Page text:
The purpose of this column is to highlight some of the guides we have here in the Pacific Northwest for our readers to aid in the selection of a guide who fits your needs. We are hoping that this helps to outline some of the things that make guides successful, fun to fish with and for other guides, tips on how to become a better guide, both on the water and as a business owner.

Rain, snow or sun, Toby is ready to fish.


Toby Wyatt

Reel Time Fishing I recently watched an episode of Northwest Fishing Reports where the film crew were fishing with Toby Wyatt on the famed Clearwater River in Idaho. I always like watching shows when Toby is the featured guide. He has a demeanor that makes you want to fish with him and then take him out for dinner and a beer.

Toby is a very well-known guide on both the Columbia and the Snake/Clear-water systems. He has been highlighted and showcased many times and has hosted outdoor shows for years. Toby was born and raised in Clarkston, WA where he lives with his wife and two kids. He has always been obsessed with fishing. His grandfather and father are/were both fishing guides which got Toby interested at a very young age. As a child, anytime Toby passed a body of water he asked, “what kind of fish are in there? Can we go fish for them? How will we catch them?” Basically, twenty questions assessing the possible fishing adventure.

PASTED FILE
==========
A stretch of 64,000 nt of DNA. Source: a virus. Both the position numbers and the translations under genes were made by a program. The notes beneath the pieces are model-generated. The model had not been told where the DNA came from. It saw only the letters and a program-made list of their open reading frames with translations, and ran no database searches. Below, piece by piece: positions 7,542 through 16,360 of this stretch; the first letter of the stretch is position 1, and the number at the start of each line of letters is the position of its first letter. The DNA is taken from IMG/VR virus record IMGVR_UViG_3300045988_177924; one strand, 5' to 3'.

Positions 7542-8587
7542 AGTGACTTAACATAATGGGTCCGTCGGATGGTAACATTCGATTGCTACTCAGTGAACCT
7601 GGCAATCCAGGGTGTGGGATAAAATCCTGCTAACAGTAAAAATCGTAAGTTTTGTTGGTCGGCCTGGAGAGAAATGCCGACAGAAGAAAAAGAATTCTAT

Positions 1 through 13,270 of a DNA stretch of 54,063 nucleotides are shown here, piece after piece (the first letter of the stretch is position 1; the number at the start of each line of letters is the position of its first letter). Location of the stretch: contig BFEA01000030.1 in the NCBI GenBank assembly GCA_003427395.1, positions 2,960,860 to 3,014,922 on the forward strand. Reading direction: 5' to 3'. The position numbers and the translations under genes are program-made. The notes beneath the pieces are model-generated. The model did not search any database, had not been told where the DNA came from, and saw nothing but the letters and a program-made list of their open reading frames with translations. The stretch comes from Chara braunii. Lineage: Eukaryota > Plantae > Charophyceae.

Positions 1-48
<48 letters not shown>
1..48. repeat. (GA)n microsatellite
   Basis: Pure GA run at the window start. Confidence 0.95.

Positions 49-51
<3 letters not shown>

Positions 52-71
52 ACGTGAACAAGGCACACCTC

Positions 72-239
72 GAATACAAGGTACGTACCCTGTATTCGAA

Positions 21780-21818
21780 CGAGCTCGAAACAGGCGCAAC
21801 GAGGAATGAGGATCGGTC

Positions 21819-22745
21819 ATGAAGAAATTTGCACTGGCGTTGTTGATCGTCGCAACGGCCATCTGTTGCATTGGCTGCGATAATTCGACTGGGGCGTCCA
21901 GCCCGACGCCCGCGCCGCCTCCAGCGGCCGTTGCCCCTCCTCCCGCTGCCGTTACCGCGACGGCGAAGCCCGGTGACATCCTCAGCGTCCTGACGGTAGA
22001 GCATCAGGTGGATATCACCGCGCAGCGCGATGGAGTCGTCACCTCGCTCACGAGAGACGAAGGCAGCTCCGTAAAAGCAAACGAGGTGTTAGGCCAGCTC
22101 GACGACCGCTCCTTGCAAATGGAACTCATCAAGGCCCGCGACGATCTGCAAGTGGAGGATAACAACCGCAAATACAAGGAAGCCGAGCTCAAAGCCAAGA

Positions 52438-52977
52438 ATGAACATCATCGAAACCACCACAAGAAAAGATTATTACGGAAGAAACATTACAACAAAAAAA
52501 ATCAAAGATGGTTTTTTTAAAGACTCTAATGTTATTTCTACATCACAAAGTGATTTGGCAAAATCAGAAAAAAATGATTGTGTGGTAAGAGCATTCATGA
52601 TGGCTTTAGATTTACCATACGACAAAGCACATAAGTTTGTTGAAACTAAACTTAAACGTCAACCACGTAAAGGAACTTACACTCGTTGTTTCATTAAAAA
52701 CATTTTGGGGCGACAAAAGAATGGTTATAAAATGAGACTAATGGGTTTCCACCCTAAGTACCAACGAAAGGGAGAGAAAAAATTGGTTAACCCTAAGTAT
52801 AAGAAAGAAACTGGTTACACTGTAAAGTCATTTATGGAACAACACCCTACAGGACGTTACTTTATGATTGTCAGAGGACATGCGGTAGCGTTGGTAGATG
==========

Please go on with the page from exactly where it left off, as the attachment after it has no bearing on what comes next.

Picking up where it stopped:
In addition to the time that Toby spends on the Snake and Clearwater rivers along with their tributaries, Toby loves to fish the Hanford Reach for fall kings. 


When Toby was in 7th grade, his dad dropped him off at the river one day with a john boat with a 10hp Honda and his two buddies. They doubled up right away on smallmouth bass and his buddies told him that he should be a fishing guide someday! Then and there, Toby made up his mind that he was going to follow in the footsteps of his dad and granddad.



Dating back to 1991 when he was in high school, Toby has always guided, at least part time. As a kid, he worked as a deckhand for his father “Snake River Jake.” Prior to becoming a full-time fishing guide, Toby worked several “weekday” jobs in the 1990s included boat sales for companies including Wyattwater boats, Sprint Sport Boats and American Turbine (boat jet pumps). Eventually, Toby gave up the day job to spend all his time guiding on the water.